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camps it’s brought together over  children from  countries. TURNED DOWN: Imagine: Israeli victims of terrorism engaging Deborah and her with Palestinians who also lost a parent in a mom; the caskets of terrorist attack. By all accounts, the gatherings her brother Caleb are what winning “a battle of wills and ideas” and her father Peter. is about. Tuesday’s Children invited Deborah to this summer’s camp in the United States—with reason. In  the militant Islamic group Boko Haram attacked her father’s church and others in northern Nigeria during Christmas services, killing more than . At blood-spattered St. Theresa Catholic Church outside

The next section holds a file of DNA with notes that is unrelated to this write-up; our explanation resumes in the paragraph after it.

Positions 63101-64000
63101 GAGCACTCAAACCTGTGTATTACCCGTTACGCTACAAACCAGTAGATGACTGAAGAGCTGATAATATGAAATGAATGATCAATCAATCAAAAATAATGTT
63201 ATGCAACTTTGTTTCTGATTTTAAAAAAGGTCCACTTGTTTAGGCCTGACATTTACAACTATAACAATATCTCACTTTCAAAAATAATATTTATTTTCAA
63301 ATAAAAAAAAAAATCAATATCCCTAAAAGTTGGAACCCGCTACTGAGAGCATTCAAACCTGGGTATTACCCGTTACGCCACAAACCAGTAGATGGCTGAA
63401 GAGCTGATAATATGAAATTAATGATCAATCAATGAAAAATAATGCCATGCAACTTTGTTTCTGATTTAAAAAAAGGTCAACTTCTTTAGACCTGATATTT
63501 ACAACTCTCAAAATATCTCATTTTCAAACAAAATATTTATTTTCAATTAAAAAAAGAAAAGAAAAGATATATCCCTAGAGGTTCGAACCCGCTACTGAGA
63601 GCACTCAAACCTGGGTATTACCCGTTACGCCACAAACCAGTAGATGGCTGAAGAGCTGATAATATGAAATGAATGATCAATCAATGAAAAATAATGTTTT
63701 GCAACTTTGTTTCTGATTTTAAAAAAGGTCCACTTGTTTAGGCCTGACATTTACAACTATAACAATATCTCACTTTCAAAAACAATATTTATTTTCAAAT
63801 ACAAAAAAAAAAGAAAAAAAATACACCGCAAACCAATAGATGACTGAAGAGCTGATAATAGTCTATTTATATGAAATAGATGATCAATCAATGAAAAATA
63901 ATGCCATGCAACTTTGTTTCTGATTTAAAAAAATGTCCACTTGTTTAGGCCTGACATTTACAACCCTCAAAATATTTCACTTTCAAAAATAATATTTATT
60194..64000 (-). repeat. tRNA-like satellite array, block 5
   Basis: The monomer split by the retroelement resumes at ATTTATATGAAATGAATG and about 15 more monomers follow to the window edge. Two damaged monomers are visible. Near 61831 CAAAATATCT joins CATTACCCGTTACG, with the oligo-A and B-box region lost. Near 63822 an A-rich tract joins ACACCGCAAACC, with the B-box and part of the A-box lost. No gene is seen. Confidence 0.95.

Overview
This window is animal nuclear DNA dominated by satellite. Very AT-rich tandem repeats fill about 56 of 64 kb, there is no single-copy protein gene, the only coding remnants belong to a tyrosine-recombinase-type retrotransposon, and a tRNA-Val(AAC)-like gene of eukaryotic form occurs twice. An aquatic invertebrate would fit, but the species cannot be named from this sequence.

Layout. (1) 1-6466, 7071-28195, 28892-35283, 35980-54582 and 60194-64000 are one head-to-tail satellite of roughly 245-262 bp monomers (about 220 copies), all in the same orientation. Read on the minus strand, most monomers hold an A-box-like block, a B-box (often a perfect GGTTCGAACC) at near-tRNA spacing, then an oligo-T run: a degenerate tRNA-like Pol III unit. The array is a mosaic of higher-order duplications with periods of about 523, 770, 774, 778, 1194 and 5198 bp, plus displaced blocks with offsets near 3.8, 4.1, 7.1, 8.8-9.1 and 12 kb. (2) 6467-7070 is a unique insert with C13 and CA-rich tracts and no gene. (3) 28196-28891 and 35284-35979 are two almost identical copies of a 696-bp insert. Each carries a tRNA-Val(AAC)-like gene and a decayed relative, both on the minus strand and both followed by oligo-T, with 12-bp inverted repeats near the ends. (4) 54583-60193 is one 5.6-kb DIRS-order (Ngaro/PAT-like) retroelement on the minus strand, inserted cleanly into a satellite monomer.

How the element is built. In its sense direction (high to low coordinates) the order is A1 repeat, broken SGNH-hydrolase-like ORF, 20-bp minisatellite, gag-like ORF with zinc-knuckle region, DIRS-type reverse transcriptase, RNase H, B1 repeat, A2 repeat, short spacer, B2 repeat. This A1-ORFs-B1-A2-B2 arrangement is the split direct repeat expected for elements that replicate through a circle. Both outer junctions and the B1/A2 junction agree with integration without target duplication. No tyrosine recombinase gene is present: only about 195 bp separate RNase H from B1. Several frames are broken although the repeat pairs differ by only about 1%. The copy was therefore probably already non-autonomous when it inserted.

Abuja, the Muslim fighters scrawled, “No more peace in the country.” Deborah’s father Peter and her only brother Caleb were killed so gruesomely she cannot describe it. Then, the terrorists laid Deborah between their bodies and tied her to them, where she was forced to remain all night. She was  years old. Of four Nigerian teenagers with similar stories who applied to the U.S. embassy for visas at the behest of Tuesday’s Children, the embassy denied visa requests for the three who are Christian but accepted the one who is Muslim. The reason they gave Deborah? Insufficient family ties. Thanks to Boko Haram, Deborah doesn’t have enough immediate family members— only her mother—to compel her to return to Nigeria following the camp. It’s becoming more difficult to believe the Obama administration’s sincerity about confronting Islamic terrorism at the level of “wills and ideas.” In Dublin last year the U.S. embassy sponsored a seminar for Muslim business leaders, which included promoting Shariacompliant financial instruments. In northern Nigeria the U.S. Agency for International Development has spent over  million on “education initiatives” that primarily benefit Sharia—or Islamic law-based—schools. Most recently, the State Department’s Office of International Religious Freedom in May financed a “Holocaust awareness” trip to Auschwitz for imams from seven Muslim countries— including Nigeria—and the United States. Yet the battle continues. More Christians are killed in targeted attacks across northern Nigeria than are killed in all the rest of the world combined. The Nigerian government on May  declared a state of emergency to battle terrorism in three states, including Borno state, where Deborah lives. Her father’s church was in the Borno city of Maiduguri, birthplace of Boko Haram. There on May , Boko Haram gunmen trailed and shot at close range Faye Pama Musa, a pastor and state head of the Christian Association of Nigeria. Musa had officiated at the Wakais’  funeral. There are many forms of U.S. “intervention” in the battle against Islamic terrorism. One would be to welcome young victims of the violence for a time of aid and comfort in the United States, rather than leaving them to summer on as Deborah will do in a swelter of ongoing siege. A